Many of his coins bear the Nandi bull (Siva's emblem), and the king's name is preceded by the title sahi (shah), which had previously been used by the Kushan dynasty.
All who die within this boundary, be they Brahman or low caste, Moslem or Christian, are sure of admittance into Siva's heaven.
Though Siva's personal appearance is.
He is exclusively a post-Vedic god, though he has been identified by the Hindus with the Rudra of the Vedas, and numerous features of Siva's character and history are developed from those of Rudra.
Skandaalso called Kumara (the youth), Karttikeya, or Subrahmanya (in the south) - the six-headed war-lord of the gods; and Ganese, the lord (or leader) of Siva's troupes of attendants, being at the same time the elephant-headed, paunch-bellied god of wisdom; whilst a third, Kama (Kamadeva) or Kandarpa, the god of love, gets his popular epithet of Ananga," the bodiless,"from his having once, in frolicsome play, tried the power of his arrows upon Siva, whilst engaged in austere practices, when a single glance from the third (forehead) eye of the angry god reduced the mischievous urchin to ashes.
For his chief attendant, the great god (Mahadeva, Mahesvara) has already with him the" holy "Nandi - presumably, though his shape is not specified, identical in form as in name with Siva's sacred bull of later times, the appropriate symbol of the god's reproductive power.
The connubial relations of the deities may thus be considered" to typify the mystical union of the two eternal principles, spirit and matter, for the production and reproduction of the universe."But whilst this privilege of divine worship was claimed for the consorts of all the gods, it is principally to Siva's consort, in one or other of her numerous forms, that adoration on an extensive scale came to be offered by a special sect of votaries, the Saktas.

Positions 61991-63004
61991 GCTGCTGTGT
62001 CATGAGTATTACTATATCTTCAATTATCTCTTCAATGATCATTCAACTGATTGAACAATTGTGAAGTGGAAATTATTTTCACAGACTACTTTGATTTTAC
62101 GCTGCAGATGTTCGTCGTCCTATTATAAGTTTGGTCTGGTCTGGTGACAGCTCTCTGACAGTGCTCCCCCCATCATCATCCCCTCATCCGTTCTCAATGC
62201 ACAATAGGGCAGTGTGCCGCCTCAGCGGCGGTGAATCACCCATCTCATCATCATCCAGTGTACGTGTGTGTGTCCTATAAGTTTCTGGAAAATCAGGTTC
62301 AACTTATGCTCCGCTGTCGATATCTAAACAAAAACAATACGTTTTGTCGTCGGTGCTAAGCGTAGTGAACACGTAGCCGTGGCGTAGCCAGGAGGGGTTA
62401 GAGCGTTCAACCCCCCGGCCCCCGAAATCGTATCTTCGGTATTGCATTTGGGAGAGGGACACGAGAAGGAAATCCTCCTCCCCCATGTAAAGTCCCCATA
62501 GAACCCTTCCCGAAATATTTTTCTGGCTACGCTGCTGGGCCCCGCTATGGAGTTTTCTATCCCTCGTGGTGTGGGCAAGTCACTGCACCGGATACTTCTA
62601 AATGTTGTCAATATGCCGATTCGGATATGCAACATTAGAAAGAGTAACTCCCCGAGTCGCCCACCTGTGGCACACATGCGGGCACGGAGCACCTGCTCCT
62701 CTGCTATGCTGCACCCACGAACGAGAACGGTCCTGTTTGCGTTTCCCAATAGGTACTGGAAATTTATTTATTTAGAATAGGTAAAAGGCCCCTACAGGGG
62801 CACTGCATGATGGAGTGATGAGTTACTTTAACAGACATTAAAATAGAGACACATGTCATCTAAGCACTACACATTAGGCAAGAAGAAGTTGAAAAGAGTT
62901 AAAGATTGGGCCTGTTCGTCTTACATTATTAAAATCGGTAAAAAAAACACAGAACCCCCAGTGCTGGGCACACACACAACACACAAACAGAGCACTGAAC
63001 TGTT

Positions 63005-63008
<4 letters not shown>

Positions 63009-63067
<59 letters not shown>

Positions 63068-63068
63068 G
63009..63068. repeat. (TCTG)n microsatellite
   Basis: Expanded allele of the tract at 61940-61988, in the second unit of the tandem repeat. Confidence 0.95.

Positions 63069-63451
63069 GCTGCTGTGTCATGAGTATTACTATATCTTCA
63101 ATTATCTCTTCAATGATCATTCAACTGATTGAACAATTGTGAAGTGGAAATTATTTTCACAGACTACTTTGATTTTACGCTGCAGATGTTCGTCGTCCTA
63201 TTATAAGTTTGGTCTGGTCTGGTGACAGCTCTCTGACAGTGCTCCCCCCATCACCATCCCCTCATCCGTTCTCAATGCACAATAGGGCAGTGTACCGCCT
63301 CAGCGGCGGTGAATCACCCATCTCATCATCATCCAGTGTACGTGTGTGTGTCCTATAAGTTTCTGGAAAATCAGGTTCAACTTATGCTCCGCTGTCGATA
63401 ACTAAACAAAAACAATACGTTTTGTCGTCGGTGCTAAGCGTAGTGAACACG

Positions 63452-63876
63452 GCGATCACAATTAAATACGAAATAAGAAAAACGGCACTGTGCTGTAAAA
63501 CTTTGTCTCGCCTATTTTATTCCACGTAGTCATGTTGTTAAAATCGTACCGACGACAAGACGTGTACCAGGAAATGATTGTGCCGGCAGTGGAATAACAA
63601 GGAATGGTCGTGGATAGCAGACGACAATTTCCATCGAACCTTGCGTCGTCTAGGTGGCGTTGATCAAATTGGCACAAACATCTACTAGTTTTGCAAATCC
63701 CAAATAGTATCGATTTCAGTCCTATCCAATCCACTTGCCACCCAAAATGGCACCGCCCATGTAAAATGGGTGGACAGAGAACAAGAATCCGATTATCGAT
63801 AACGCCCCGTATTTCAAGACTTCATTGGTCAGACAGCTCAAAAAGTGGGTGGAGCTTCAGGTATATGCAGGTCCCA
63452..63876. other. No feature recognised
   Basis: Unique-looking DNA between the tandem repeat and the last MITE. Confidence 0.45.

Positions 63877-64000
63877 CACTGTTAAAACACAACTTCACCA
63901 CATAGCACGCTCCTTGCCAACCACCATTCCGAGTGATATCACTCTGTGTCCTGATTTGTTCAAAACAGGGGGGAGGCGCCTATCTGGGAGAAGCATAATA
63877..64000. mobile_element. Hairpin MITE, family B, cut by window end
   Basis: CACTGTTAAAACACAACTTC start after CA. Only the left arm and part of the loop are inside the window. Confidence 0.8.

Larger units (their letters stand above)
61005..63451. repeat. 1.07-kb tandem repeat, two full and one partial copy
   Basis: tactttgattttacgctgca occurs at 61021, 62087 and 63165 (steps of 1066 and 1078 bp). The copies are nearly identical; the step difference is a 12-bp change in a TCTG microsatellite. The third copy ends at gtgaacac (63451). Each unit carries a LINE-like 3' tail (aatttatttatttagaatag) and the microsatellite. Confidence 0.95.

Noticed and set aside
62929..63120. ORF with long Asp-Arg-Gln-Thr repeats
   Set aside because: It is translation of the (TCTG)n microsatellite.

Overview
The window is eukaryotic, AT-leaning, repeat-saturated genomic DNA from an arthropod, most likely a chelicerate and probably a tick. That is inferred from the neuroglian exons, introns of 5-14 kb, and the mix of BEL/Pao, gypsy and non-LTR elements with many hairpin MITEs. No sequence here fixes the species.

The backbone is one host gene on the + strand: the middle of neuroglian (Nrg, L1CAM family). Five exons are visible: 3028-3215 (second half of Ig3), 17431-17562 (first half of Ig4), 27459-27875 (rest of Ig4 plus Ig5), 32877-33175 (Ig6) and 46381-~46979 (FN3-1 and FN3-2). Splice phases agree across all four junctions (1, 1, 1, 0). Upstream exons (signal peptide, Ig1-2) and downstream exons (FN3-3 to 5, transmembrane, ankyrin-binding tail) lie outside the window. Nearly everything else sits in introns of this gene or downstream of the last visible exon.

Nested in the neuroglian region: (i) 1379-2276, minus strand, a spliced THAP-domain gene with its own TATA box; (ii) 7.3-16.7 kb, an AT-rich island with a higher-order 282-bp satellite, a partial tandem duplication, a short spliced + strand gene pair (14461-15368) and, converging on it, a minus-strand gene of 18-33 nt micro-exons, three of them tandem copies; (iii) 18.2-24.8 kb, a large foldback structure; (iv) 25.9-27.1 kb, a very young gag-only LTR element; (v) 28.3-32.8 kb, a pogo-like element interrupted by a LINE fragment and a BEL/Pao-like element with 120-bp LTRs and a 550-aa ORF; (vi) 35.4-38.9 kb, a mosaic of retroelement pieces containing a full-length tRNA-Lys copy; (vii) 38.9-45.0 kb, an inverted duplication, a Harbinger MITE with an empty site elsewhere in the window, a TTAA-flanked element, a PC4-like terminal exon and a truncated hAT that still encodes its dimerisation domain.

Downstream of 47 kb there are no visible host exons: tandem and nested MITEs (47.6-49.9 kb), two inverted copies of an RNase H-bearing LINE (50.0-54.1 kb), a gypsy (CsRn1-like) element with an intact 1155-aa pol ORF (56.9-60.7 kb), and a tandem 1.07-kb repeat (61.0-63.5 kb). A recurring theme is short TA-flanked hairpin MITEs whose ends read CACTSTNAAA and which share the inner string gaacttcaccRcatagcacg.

His doctrine, which may be said to constitute a kind of reaction against the severe sacerdotalism of Sankara, has spread over all classes of the southern community, most of the priests of Saiva temples there being adherents of it; whilst in northern India its votaries are only occasionally met with, and then mostly as mendicants, leading about a neatly caparisoned bull as representing Siva's sacred bull Nandi.
But, on the other hand, the essentially human nature of these two gods 1 As in the case of Siva's traditional white complexion, it may not be without significance, from a racial point of view, that Vishnu, Rama and Krishna have various darker shades of colour attributed to them, viz.
In the later Saiva mythology this theory finds its artistic representation in Siva's androgynous form of Ardha-narisa, or "halfwoman-lord," typifying the union of the male and female energies; the male half in this form of the deity occupying the right-hand, and the female the left-hand side.
The divine object of the adoration of the Saktas, then, is Siva's wife - the Devi (goddess), Mahadevi (great goddess), or Jagan-mata (mother of the world) - in one or other of her numerous forms, benign or terrible.